[seqfan] An equivalence for integer sequences (with more questions than answers)

Jaume Oliver i Lafont joliverlafont at gmail.com
Thu Feb 26 18:40:14 CET 2009

Two integer sequences a(n) and b(n) are equivalent iff

Sum_{n=0..inf}1/a(n) = Sum_{n=0..inf}1/b(n)

In this equivalence relation, classes can be labeled with real numbers.
For example, the powers of two and Sylvester sequence belong to
equivalence class "1".
A001466 and A156618 are also equivalent in this sense and belong to
class "Pi-3".

We might classify the (zero-offset) sequence 1,-1,2,-2,3,-3... in
class 0, as well as -1,1,-2,2,-3,3...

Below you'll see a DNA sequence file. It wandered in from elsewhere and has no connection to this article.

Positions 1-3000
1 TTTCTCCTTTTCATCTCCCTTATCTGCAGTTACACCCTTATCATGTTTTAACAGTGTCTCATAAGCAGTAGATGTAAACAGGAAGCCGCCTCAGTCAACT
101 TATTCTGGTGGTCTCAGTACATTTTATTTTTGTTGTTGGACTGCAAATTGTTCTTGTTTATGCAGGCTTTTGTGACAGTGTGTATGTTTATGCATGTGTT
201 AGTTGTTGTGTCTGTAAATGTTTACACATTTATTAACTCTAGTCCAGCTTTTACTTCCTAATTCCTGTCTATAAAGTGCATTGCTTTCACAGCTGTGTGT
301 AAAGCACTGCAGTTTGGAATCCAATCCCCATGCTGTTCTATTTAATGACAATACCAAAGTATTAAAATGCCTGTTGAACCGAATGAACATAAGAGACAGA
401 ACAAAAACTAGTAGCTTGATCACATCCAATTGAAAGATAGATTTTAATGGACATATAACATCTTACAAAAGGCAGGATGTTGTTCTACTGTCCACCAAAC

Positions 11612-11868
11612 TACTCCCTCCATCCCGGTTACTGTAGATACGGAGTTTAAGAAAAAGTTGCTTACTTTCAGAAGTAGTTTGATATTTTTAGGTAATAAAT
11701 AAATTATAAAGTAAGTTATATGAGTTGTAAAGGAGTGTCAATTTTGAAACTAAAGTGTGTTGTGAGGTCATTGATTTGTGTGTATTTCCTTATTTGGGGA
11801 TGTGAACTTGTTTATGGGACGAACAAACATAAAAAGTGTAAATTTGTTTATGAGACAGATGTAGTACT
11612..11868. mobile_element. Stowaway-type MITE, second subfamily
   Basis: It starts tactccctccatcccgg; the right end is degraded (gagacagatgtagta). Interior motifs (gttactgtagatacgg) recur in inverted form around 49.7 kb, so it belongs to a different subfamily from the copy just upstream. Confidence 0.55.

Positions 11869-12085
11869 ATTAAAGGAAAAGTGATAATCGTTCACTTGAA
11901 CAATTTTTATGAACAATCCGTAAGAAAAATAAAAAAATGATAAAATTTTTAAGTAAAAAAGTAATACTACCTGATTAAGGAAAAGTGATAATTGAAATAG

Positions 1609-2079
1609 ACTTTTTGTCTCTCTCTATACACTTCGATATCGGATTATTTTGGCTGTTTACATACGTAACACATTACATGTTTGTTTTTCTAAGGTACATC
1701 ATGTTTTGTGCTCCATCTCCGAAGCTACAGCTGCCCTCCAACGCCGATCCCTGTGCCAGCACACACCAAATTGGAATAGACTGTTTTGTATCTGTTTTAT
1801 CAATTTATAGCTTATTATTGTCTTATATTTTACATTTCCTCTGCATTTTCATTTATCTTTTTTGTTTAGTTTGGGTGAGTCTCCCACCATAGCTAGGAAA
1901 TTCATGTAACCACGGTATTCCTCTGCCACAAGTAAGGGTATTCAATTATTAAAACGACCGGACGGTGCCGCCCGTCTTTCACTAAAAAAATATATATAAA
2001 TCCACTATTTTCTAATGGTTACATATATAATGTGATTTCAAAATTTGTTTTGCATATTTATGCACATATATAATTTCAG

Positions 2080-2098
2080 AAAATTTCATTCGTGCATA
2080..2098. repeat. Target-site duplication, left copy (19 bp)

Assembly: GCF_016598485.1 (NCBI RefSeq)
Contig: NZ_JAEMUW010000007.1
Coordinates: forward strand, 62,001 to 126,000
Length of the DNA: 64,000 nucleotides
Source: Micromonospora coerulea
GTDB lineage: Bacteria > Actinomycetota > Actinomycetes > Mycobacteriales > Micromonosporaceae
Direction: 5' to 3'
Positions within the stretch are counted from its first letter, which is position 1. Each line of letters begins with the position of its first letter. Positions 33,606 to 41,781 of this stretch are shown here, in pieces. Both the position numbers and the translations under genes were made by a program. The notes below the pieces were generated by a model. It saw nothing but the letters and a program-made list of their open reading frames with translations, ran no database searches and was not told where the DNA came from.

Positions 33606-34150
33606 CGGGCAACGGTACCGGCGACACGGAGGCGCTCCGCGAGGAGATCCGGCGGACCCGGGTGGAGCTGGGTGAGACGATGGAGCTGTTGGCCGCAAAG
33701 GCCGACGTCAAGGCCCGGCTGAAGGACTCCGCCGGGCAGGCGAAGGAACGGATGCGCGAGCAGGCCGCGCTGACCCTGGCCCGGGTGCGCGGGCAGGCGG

a(n)=n+1 and b(n)=2(n+1) would probably fit into class +infinity, while
a(n)=-(n+1) and b(n)=-2(n+1) would belong to -infinity.

But where does a(n)=n go? And a(n)=-n? Do these go to different sign
infinities because all non-zero terms share the same sign or having
one zero is so strong that a different infinity is needed?
How about a(n)=0, zero everywhere?
Would it make any difference summing from -infinity to +infinity?

Sorry if too speculative or trivial...


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